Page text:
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Unit 8: Water Resources // Section 10: Major Laws and Treaties


The central U.S. law regulating water quality is the Clean Water Act (CWA), adopted in 1972. The Act initially focused on point sources, which it regulates through a national program that requires sources to obtain permits for any discharges of controlled pollutants into the nation's "navigable waters." It also increased federal aid to states and localities for sewage treatment facilities. One contentious issue in recent years has been CWA protection for wetlands. Developers have filed multiple lawsuits over issues such as whether isolated and seasonal wetlands fall under the definition of "navigable waters" and whether various types of dredging and filling constitute discharges into wetlands.

The CWA permitting system has substantially reduced water pollution from point sources in the United States, but nonpoint source pollution remains a serious problem. Since the mid-1990s the Environmental Protection Agency has increasingly focused on requirements in the CWA for states to identify "impaired" water bodies (those that remain polluted even after point sources install technical controls) and to develop Total Maximum Daily Load (TMDL) requirements for these systems. Some 20,000 water bodies across the nation fall under this heading (Fig. 17).

Impaired U.S. waters, 2000

Figure 17. Impaired U.S. waters, 2000
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Source: United States Geological Survey.

TMDLs represent the maximum levels of specific pollutants that can be discharged into impaired water bodies from all point and nonpoint sources, including a safety margin. Once states calculate TMDLs they must assign discharge limits to all sources and develop pollution reduction strategies (footnote 16). TMDLs are difficult and expensive to calculate because state regulators need extensive data on all polluters that are discharging into impaired water bodies and must quantify relative contributions from all sources to total pollution.

The Safe Drinking Water Act (SDWA), enacted in 1974, regulates contaminants in public water supplies, which serve about 90 percent of the U.S. population. The law sets mandatory limits on some 90 contaminants to protect public health and recommends voluntary standards for other substances that can affect water characteristics such as odor, taste, and color (footnote 17). The SDWA has significantly improved the quality of drinking-water supplies, but new issues are still emerging. For example, methyl tertiary butyl ether (MTBE), an additive widely used to improve combustion in gasoline, has contaminated public water supplies in many regions where gasoline has leaked from underground storage tanks. The EPA has issued a drinking water advisory for MTBE because small amounts can cause discoloration and odor that make water unpotable, but has not yet set a drinking water standard for MTBE even though the agency's Office of Research and Development calls MTBE "a possible human carcinogen." As of 2004, 19 states had acted independently to ban or limit use of MTBE (footnote 18).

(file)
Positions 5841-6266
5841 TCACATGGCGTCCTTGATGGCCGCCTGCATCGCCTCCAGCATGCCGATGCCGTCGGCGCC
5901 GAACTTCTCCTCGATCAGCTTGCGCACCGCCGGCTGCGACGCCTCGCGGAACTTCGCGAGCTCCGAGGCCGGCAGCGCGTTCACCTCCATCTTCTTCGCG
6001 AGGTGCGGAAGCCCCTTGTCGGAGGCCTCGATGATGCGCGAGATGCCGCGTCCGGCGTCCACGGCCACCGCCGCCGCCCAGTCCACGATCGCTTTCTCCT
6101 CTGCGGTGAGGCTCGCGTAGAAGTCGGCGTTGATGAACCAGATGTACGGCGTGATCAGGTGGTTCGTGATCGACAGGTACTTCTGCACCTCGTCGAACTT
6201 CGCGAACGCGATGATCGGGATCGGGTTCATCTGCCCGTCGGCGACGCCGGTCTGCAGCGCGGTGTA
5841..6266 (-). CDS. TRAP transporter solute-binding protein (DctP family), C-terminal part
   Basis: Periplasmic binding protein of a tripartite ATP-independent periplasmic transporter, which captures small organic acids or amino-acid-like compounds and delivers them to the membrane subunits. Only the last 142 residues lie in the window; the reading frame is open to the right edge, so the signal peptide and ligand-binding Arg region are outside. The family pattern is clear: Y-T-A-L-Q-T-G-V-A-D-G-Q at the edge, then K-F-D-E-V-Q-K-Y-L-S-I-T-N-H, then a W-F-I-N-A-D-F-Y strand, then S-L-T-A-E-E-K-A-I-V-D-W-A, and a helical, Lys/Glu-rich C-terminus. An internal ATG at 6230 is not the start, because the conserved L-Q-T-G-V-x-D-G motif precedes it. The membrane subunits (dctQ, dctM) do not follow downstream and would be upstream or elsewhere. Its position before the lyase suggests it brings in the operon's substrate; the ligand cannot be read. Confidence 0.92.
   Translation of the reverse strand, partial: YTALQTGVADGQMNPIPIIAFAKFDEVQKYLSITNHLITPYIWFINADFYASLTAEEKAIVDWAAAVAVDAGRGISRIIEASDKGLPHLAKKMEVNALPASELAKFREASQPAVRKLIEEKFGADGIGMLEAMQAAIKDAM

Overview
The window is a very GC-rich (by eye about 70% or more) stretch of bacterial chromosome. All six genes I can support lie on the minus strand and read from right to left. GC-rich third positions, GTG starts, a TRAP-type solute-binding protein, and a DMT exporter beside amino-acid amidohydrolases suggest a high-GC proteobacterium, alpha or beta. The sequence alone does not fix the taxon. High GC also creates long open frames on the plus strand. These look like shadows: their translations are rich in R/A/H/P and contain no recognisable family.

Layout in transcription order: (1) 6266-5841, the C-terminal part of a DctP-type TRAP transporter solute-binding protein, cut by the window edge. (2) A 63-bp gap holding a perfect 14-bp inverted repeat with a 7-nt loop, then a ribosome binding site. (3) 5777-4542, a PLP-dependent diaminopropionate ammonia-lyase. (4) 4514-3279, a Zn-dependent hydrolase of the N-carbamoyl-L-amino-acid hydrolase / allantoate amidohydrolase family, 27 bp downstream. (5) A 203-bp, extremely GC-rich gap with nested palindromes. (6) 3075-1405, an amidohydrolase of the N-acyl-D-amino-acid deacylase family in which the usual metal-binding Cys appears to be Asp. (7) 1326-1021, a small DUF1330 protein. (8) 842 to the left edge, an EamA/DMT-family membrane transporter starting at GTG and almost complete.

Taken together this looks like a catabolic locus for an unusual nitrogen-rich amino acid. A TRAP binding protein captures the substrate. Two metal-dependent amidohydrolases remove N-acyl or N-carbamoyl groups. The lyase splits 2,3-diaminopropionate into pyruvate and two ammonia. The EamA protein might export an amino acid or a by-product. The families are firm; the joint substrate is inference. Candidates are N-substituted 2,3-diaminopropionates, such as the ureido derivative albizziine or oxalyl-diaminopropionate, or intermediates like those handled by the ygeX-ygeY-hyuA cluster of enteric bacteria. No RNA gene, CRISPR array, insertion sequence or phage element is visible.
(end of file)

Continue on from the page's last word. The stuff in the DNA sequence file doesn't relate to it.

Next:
At the international level, the United Nations Convention on the Law of the Sea (LOS Convention), finalized in 1982, creates a comprehensive framework for nations' use of the oceans. The convention outlines each country's rights and responsibilities within its territorial boundaries and in international waters for issues including pollution control, scientific research, resource management, and seabed mining. Coastal states have jurisdiction to protect the marine environment in their Exclusive Economic Zones (areas typically extending 200 miles outward from shore) from activities including coastal development, offshore drilling, and pollution from ships.

The United States is not among the 149 nations that have ratified the convention, which President Reagan refused to sign in 1982, citing restrictions on deep seabed mining that were later renegotiated to address U.S. concerns. Two expert commissions and many stakeholders have called for the United States to ratify the pact (footnote 19). The United States is a party to a number of other international treaties and agreements that regulate ocean activities, including agreements on dumping pollutants at sea, protecting the Arctic and Antarctic environments, regulating whaling, and protecting endangered species.

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